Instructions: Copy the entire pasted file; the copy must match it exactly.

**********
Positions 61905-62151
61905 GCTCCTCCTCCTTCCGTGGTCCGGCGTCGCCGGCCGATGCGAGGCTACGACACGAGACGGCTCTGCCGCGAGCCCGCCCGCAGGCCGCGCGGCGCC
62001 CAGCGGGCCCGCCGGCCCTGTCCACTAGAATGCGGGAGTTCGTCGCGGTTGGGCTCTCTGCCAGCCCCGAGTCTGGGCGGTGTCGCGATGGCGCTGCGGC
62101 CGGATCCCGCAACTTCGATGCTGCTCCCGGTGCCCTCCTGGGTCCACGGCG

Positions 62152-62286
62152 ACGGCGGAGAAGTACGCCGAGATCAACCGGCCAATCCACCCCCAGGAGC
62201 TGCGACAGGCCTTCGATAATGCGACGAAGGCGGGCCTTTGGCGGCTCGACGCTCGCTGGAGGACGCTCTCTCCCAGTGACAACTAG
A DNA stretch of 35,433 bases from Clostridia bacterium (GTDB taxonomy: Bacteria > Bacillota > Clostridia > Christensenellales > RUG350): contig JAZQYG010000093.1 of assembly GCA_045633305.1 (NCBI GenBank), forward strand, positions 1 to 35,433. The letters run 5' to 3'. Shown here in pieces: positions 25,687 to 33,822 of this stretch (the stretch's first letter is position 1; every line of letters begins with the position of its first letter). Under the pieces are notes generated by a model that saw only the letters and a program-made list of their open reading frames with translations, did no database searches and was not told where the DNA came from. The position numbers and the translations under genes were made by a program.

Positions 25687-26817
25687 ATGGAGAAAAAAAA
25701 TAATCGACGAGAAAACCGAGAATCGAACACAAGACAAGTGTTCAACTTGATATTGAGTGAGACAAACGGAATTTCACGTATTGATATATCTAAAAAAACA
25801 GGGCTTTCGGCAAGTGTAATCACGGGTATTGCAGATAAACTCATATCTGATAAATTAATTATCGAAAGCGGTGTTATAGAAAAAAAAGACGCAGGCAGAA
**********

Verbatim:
Positions 61905-62151
61905 GCTCCTCCTCCTTCCGTGGTCCGGCGTCGCCGGCCGATGCGAGGCTACGACACGAGACGGCTCTGCCGCGAGCCCGCCCGCAGGCCGCGCGGCGCC
62001 CAGCGGGCCCGCCGGCCCTGTCCACTAGAATGCGGGAGTTCGTCGCGGTTGGGCTCTCTGCCAGCCCCGAGTCTGGGCGGTGTCGCGATGGCGCTGCGGC
62101 CGGATCCCGCAACTTCGATGCTGCTCCCGGTGCCCTCCTGGGTCCACGGCG

Positions 62152-62286
62152 ACGGCGGAGAAGTACGCCGAGATCAACCGGCCAATCCACCCCCAGGAGC
62201 TGCGACAGGCCTTCGATAATGCGACGAAGGCGGGCCTTTGGCGGCTCGACGCTCGCTGGAGGACGCTCTCTCCCAGTGACAACTAG
A DNA stretch of 35,433 bases from Clostridia bacterium (GTDB taxonomy: Bacteria > Bacillota > Clostridia > Christensenellales > RUG350): contig JAZQYG010000093.1 of assembly GCA_045633305.1 (NCBI GenBank), forward strand, positions 1 to 35,433. The letters run 5' to 3'. Shown here in pieces: positions 25,687 to 33,822 of this stretch (the stretch's first letter is position 1; every line of letters begins with the position of its first letter). Under the pieces are notes generated by a model that saw only the letters and a program-made list of their open reading frames with translations, did no database searches and was not told where the DNA came from. The position numbers and the translations under genes were made by a program.

Positions 25687-26817
25687 ATGGAGAAAAAAAA
25701 TAATCGACGAGAAAACCGAGAATCGAACACAAGACAAGTGTTCAACTTGATATTGAGTGAGACAAACGGAATTTCACGTATTGATATATCTAAAAAAACA
25801 GGGCTTTCGGCAAGTGTAATCACGGGTATTGCAGATAAACTCATATCTGATAAATTAATTATCGAAAGCGGTGTTATAGAAAAAAAAGACGCAGGCAGAA